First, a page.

The Ravens, on the other hand, dropped from 8th to 11th in total offense last week on the “other” bay, and sit as the #14 team in the league rushing, at 113.2 ypg, and #18 in passing, at 241.8 ypg. Steve McNair is set to start again this week, ailing groin be darned. From the Nest’s poll we can see that many of you agree with us that Steve should be sat down for a few weeks to heal completely before the Ravens’ post-bye week murderers row of a schedule starts. McNair will again be likely looking for his favorite target, WR Derrick Mason, who leads the NFL in receptions with 44. Mason has been bothered by a bit of a stomach problem this week, but is expected to start Sunday. Also returning to the lineup is TE Todd Heap, whose presence will hopefully help spark some dead zone success. Running back Willis McGahee comes into the game 3rd in the NFL in rushing yards, trailing only Willie Parker (PIT) and Travis Henry (DEN). ….wait for it…

On defense, Trent Dilfer and the 49ers were just what the Doctor ordered for the Ravens, who are now 4th in the league in total D, 2nd in rushing, and 13th in passing. Cornerback Samari Rolle practiced in full gear this week, and is expected to return to the lineup, although he may not resume full starting responsibilities just yet.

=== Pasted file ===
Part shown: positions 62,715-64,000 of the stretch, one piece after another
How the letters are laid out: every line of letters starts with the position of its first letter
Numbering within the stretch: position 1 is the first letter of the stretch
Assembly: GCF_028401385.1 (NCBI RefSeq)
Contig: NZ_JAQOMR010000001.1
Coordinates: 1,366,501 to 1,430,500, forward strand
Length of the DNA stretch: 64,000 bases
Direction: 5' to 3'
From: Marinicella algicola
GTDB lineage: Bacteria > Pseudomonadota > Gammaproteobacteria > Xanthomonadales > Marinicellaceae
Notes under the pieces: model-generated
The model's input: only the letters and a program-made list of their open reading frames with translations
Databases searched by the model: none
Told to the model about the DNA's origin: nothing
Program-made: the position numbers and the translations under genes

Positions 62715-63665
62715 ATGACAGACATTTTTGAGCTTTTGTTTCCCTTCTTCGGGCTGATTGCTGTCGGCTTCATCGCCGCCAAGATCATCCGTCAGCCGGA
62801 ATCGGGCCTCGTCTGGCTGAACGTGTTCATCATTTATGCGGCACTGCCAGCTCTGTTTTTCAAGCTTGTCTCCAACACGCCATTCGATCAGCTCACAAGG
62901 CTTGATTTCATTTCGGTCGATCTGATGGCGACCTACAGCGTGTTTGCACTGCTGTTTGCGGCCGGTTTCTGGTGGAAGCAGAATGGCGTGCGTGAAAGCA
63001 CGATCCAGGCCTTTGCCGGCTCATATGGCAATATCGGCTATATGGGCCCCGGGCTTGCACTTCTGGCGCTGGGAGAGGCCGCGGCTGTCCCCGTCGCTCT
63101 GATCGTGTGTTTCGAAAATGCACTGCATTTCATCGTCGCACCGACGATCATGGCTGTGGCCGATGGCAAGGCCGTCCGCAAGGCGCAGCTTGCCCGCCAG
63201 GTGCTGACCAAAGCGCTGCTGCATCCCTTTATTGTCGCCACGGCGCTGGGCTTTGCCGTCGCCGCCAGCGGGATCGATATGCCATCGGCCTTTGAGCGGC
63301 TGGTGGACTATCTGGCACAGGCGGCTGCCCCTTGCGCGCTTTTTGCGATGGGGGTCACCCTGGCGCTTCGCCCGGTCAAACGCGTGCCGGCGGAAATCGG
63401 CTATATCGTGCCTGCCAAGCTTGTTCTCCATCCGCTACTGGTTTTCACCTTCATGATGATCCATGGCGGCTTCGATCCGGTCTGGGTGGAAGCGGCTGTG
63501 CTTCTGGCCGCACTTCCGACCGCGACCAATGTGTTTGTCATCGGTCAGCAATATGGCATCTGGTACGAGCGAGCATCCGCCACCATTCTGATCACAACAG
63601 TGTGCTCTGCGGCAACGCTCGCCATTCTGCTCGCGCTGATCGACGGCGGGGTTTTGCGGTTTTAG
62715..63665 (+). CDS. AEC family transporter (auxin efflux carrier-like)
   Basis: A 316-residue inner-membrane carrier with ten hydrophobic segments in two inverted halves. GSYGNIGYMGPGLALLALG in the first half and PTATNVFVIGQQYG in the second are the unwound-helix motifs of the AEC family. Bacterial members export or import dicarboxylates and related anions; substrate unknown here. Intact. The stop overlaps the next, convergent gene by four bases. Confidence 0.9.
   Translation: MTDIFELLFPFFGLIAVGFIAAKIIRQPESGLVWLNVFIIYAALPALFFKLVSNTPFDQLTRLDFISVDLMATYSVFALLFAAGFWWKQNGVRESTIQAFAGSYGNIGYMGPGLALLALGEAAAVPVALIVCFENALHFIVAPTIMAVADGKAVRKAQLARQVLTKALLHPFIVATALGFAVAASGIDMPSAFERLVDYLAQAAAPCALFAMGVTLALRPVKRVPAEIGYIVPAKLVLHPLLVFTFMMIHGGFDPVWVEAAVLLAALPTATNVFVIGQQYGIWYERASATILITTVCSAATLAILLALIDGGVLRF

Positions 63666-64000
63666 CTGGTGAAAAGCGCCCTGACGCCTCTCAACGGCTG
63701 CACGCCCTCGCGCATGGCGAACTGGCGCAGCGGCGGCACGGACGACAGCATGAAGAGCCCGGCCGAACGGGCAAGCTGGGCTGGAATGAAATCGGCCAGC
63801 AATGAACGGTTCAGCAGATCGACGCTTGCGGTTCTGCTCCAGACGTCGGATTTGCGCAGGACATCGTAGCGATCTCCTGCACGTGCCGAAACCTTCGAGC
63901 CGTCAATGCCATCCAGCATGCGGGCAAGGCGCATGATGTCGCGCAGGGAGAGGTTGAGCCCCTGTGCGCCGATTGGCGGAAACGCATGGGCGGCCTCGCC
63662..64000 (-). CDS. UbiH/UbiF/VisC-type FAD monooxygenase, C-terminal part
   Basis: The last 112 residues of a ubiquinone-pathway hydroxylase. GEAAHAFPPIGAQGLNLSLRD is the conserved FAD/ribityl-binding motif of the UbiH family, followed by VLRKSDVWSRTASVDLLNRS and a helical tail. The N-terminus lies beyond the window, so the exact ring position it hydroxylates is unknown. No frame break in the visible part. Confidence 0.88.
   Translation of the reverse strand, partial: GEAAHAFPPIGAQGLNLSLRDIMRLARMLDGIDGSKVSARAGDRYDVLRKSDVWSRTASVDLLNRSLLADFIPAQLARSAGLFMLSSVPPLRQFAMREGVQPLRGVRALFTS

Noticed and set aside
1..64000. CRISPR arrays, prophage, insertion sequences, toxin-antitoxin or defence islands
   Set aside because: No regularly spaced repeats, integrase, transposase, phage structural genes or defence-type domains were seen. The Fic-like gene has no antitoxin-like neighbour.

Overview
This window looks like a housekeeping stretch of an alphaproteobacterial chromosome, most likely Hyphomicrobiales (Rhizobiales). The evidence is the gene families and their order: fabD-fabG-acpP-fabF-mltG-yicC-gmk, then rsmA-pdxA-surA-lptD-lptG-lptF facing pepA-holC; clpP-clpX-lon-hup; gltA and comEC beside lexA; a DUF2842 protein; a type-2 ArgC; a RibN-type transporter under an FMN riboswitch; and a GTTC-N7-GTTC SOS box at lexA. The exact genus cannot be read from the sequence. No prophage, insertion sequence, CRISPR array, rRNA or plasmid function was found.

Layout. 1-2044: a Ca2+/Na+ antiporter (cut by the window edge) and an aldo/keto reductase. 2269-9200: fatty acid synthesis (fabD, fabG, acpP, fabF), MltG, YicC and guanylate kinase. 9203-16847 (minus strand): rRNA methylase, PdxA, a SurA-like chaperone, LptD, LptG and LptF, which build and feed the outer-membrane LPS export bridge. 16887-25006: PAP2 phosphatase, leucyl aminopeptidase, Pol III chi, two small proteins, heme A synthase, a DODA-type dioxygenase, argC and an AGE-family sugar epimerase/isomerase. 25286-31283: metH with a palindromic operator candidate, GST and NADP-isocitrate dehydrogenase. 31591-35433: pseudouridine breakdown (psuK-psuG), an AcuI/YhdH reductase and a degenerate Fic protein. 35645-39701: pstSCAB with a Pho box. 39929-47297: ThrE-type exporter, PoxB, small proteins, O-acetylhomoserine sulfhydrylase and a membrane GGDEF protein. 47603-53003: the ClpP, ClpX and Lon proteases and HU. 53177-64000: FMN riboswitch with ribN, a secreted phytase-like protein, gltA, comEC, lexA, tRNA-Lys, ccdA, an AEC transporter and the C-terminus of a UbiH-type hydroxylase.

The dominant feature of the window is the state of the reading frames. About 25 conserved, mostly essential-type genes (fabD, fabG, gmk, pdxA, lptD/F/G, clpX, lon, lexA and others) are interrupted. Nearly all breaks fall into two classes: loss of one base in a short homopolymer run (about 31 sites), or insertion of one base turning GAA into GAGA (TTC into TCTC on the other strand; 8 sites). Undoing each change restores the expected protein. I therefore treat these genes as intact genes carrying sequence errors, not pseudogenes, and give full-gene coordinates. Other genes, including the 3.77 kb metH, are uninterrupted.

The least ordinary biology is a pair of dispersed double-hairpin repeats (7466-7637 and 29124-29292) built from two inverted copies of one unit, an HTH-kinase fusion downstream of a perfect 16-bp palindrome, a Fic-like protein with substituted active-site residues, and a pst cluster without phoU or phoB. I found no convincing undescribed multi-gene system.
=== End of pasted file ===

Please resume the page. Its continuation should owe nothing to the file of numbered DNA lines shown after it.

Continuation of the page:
Elsewhere on the injury front, don’t be surprised to see the Ravens with an offensive line very similar to the one that finished the game against the 49ers, as Mike Flynn and Adam Terry continue to recover from boo-boos sustained in that game. Jonathan Ogden does not appear ready to go. As good as the young guys were last week, the presence of all that inexperience in the trenches could prove troublesome on Sunday. Expect a few more drive-killing false start penalties, at the very least. Late word is that Steve McNair missed practice on Thursday with a stiff back, but seems likely to play.